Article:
In our last article, we covered how Japanese whisky found success at home and abroad—but to the point of almost vanishing from shelves. Today we’ll focus how to get a rare bottle into your hands, and also explain why you might not need to focus on the rare stuff after all.
Dekantā was founded in 2015 by Edward Davidson, a Scotsman living in Tokyo. Davidson buys from collections across the globe and ships whisky to scores of countries across six continents.
The website’s collection is massive, and in addition to ultra-rarities like the Ichrio’s Malt card series or Karuizawa, it also stocks less expensive brands that never made it to U.S. soil, like Torys. And while some offerings are essentially off-limits to those without a Bond villain’s bank account (the Karuizawa 1963 runs one cent shy of $56,000), you’ll find Yamazaki, Hibiki, and other recognizable names too. Just expect to a pay a higher price than what you’d encounter at a stateside liquor store.
Store to Store
When it comes down to it, domestic liquor stores are still your best bet for finding sought-after Japanese whisky without high markups. Just don’t expect to find Yamazaki 12 at that hip place on the corner where the mustachioed staff can tell you all about their latest amaro import—the shops that cater to spirit enthusiasts were ransacked long ago.
You’ll have better look searching big suburban stores or those catering to college kids, where a bottle of Yoichi might still be collecting dust as flavored vodkas fly off the shelves. I recently found a bottle of 2013 Chichibu The Peated in a small Boston liquor shop that doubles as a convenience store and shares space with a Dunkin’ Donuts Express. In other words, it’s not the place you’d expect to find an acclaimed whisky with a 1,000-bottle U.S. release. And the price on the sticker was just $230—much better that the $360 I’d be paying through Dekantā.
While traversing from one local liquor store to another is a fine way to spend a Saturday afternoon, it’s not your only option. Two websites, Wine Searcher and 1000 Corks, will search nearby shelves at the click of a button.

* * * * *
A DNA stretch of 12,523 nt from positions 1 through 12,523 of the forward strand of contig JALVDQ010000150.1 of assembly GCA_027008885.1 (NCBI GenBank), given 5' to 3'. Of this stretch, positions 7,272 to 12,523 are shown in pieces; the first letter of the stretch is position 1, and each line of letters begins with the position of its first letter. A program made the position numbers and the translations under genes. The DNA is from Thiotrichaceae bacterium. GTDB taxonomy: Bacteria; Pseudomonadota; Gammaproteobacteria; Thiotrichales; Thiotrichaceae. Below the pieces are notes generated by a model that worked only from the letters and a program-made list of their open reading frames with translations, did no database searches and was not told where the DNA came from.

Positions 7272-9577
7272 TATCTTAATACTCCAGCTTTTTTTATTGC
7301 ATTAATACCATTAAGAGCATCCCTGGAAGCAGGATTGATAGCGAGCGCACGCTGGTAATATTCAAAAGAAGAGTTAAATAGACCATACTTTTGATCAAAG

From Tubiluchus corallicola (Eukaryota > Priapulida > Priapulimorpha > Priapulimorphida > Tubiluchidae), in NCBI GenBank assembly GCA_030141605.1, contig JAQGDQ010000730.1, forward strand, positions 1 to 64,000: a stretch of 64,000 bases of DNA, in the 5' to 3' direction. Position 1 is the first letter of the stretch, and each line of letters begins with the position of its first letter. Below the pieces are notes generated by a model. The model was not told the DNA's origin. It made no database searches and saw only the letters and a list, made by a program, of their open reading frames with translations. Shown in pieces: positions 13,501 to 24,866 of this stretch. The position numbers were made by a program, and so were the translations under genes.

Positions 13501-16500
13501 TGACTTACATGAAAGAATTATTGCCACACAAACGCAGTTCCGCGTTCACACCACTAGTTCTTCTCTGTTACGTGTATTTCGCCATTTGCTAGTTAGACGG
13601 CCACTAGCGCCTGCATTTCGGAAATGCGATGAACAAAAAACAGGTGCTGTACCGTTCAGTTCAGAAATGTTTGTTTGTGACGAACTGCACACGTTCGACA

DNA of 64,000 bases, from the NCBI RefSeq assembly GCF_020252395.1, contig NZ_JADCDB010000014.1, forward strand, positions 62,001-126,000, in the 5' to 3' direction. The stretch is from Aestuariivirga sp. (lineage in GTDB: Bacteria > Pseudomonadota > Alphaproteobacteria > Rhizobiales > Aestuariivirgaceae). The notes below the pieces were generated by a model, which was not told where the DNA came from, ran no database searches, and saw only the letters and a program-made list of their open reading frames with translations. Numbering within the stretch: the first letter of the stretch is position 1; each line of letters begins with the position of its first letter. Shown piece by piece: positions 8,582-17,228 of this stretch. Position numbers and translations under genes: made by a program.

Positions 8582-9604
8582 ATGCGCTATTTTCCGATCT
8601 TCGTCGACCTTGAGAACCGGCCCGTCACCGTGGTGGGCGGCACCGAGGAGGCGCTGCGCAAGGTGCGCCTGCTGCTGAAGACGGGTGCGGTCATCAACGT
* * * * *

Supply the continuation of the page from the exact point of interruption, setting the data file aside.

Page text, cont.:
The services are similar with slight variations, but you’ll start each search by entering the name of a spirit. Wine Searcher allows you to enter country and state information, and will then aggregate results by location. 1000 Corks requires you to select a “see the local results” option to explore what’s specifically in you area.
Wine Searcher also aggregates websites and auctions, including eBay listings, while 1000 Corks sticks to physical stores. Both display price. It’s a good idea to search both sites when looking for a specific bottle, as one sometimes picks up on listings that the other does not.
Now’s a good time to recognize that online spirit retailers (beyond Dekantā) and eBay auctions also provide outlets for acquiring Japanese whisky. In my experience, neither has proved much of an avenue for bargains; they generally know who their market is, and are pricing themselves for the serious enthusiast. Just make sure to check whether or not you live in a state where alcohol can be shipped to a private address before placing an order.
The Other Option
So maybe you’ve searched the local stores, in person and online, and came up dry. You don’t have the expendable cash to splash on Dekantā or eBay. What do you do now?
You buy a bottle of Suntory Toki. This blended whisky was introduced to the American market in July 2016, and its distribution has been so widespread that a I found a bottle in the 14,000-person town of Pottsville, PA, before Thanksgiving. It’s also affordable, with an average retail price around $40.
No one is placing this blended whisky, which combines malts from the Yamazaki, Hakushu, and Chita distilleries, on the same pedestal as its single malt cousins. But this light, fruity, yet complex blend tastes—and feels—like a true Japanese whisky. And while Yamazaki is taking great efforts to continue the production of its single malts, it’s heartening to see so much care going into the production of an accessible, affordable blend.
Though not as widely distributed, Nikka Coffey Grain has also become a common sight on shelves, and with a price that ranges from $60-$65 it doesn’t require a major financial investment. This sweet, buttery whisky with notes of toffee and caramel has a distinct character that’s unique among Japanese whiskies.
My ongoing quest for Hakushu and Hibiki continues, with no end in sight. And while it’s worth expending energy and money to experience the increasingly rare expressions of Japanese whisky, it’s a real comfort to know that the more common whiskies replacing their shelf space are worth sipping, too.
Feature Photo: Yamazaki